FDA: U.S. Experiencing EpiPen Shortage

The FDA said the spot shortages don't mean patients cannot obtain EpiPens or generics, but they may have to look harder or use a different brand.

The Food and Drug Administration has added EpiPens to its list of drug shortages, stating there have been disruptions in supply in parts of the U.S. even though the manufacturer Mylan is still making and distributing the treatment and a generic version. According to NBC News, federal health officials said May 8 that patients should still be able to find the treatment despite shortages.

More than 400 patients in 45 states have reported difficulties with filling prescriptions for Mylan NV's allergy devices and other epinephrine auto-injectors since May 2, James Baker, chief executive officer of patient-advocacy group Food Allergy Research & Education, told Bloomberg. Most patients told FARE that they haven;t been able to obtain the allergy devices at all, while others said they had to wait several weeks to acquire one.

EpiPens are auto-injector devices designed to simply and quickly deliver a dose of epinephrine to stop anaphylaxis, a life-threatening allergic attack that can be experienced by people after eating a food they're very allergic to or after a bee sting if they are allergic to insect stings. The devices are routinely carried by people who have life-threatening allergies, or parents of children who do, for use in emergencies.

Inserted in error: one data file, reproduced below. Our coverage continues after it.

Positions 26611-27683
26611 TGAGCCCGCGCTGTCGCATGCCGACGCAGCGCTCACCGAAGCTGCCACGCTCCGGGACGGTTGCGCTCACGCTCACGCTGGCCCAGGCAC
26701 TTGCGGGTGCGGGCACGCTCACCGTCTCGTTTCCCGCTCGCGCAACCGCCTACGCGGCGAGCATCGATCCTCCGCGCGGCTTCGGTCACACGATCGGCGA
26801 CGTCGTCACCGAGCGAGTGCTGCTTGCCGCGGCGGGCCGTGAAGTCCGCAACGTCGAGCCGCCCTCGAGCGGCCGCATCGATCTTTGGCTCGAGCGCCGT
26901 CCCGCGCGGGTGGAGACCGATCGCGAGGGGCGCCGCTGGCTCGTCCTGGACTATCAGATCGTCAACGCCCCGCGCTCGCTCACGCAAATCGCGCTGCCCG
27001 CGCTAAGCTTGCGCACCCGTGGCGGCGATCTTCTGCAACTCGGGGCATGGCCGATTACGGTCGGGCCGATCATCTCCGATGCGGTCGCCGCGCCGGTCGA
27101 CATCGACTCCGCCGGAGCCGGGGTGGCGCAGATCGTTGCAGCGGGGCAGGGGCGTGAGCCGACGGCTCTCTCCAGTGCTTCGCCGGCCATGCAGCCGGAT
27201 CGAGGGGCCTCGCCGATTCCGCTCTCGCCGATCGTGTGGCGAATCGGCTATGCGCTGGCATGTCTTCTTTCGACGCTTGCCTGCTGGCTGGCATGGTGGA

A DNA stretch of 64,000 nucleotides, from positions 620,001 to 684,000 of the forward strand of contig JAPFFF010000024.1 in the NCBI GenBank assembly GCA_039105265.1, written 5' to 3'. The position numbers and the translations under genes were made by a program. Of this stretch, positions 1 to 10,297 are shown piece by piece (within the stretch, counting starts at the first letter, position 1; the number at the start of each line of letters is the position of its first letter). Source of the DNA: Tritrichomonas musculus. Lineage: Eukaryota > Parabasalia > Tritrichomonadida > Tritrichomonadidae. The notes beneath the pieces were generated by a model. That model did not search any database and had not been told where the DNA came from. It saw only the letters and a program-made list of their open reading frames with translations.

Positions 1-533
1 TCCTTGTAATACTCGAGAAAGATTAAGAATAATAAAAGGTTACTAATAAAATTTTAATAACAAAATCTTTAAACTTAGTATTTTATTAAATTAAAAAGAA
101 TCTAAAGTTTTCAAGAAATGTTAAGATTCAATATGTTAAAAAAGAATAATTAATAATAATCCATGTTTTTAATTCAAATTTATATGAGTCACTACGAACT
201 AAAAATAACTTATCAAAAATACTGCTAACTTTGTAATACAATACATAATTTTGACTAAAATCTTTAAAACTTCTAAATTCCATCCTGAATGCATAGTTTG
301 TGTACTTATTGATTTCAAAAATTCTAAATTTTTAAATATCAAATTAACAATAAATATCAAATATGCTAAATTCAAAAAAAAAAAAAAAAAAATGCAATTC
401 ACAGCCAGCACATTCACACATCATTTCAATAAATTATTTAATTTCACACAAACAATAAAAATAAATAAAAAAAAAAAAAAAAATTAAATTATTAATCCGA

The FDA said the spot shortages don't mean patients cannot obtain EpiPens or generics, but they may have to look harder or use a different brand. According to the FDA, a second supplier of auto-injectors, Impax or Amneal Pharmaceuticals, is also reporting a shortage of its Adrenaclick product, but another auto-injector maker named Kaleo says its products are available.

"Based on the information provided by the manufacturer, the FDA anticipates the EpiPen shortage to be short-term," an FDA spokesperson told NBC News.

According to Baker, people who carry Epipens or other auto-injectors should check their supply and its expiration dates now. "The first thing they should do is check their own injectors, checking out [expiration] dates, to make sure they have enough time so they're not going to be without the injector," Baker told NBC News. "The second thing is to look at alternatives.”

The American Academy of Allergy, Asthma and Immunology recommends that patients understand how to use a different brand of auto-injector than the one they may be used to, as "although the medication is the same, the method for injecting it is different for each brand."

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